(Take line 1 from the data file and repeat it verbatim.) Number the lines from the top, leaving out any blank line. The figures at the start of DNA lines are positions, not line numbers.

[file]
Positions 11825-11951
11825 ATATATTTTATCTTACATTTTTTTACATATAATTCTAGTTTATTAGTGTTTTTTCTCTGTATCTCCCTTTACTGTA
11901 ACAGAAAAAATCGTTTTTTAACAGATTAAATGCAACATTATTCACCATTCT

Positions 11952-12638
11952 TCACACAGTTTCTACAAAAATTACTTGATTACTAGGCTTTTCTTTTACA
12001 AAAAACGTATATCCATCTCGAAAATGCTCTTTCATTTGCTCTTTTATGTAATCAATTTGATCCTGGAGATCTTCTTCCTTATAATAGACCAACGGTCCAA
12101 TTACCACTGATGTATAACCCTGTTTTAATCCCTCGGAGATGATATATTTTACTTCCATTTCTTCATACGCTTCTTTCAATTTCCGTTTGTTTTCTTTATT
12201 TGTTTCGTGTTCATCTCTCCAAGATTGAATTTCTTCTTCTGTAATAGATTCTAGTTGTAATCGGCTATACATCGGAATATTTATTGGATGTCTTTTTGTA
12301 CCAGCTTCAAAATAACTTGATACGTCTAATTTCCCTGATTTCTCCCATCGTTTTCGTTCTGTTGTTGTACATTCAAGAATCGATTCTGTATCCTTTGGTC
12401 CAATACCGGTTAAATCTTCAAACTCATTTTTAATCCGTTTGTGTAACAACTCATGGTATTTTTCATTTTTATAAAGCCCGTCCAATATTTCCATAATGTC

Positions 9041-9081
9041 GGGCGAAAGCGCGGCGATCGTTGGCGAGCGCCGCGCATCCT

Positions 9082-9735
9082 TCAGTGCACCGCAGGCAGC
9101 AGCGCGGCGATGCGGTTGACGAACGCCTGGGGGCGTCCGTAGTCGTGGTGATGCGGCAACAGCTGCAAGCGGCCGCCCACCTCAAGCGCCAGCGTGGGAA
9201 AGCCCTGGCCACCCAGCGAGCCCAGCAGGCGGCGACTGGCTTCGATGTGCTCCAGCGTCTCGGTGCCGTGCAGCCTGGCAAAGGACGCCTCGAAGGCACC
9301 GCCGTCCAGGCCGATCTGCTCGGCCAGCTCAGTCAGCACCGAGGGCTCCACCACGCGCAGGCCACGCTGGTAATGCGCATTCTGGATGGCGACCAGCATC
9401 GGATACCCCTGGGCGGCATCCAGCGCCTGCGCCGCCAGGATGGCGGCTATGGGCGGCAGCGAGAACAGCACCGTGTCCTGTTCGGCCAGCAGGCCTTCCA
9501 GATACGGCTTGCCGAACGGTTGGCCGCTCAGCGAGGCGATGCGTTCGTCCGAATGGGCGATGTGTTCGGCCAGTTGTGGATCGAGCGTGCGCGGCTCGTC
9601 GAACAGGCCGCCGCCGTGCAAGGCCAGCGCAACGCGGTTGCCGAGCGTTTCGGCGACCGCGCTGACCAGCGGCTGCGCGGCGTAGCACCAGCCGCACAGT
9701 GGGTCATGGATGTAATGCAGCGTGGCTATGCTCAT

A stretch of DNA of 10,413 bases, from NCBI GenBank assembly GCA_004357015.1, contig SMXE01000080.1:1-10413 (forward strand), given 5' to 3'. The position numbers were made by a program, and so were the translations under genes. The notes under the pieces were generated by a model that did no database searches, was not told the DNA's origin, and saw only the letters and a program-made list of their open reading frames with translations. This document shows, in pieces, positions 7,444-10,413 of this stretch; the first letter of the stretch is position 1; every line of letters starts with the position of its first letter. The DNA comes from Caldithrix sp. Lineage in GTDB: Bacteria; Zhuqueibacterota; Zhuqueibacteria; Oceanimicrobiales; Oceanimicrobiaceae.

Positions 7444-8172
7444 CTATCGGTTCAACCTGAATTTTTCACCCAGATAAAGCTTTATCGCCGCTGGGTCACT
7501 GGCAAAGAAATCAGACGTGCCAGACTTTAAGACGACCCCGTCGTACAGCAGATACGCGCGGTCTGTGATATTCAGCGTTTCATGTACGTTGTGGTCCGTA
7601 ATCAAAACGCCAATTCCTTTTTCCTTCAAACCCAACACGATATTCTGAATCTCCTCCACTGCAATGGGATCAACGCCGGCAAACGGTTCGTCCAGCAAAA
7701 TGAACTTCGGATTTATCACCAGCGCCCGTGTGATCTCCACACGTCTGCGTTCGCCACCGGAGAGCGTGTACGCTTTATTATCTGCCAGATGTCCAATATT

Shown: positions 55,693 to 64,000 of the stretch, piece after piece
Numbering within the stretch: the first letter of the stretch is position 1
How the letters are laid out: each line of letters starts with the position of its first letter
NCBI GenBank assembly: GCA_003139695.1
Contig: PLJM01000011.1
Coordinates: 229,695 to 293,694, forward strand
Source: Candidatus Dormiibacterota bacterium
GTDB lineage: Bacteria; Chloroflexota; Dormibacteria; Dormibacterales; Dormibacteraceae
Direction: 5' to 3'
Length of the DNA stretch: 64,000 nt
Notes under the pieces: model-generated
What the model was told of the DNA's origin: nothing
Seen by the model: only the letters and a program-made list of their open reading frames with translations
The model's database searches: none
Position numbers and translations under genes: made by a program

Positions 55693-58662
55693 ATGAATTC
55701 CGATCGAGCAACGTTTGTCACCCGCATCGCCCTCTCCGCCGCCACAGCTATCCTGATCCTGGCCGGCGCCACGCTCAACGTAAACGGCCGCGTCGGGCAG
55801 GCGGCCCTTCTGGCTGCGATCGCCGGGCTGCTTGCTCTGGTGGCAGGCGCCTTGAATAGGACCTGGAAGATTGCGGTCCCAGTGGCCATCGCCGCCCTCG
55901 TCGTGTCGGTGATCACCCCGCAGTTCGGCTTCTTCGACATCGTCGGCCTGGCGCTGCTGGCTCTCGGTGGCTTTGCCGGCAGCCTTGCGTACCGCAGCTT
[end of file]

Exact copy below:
Positions 11825-11951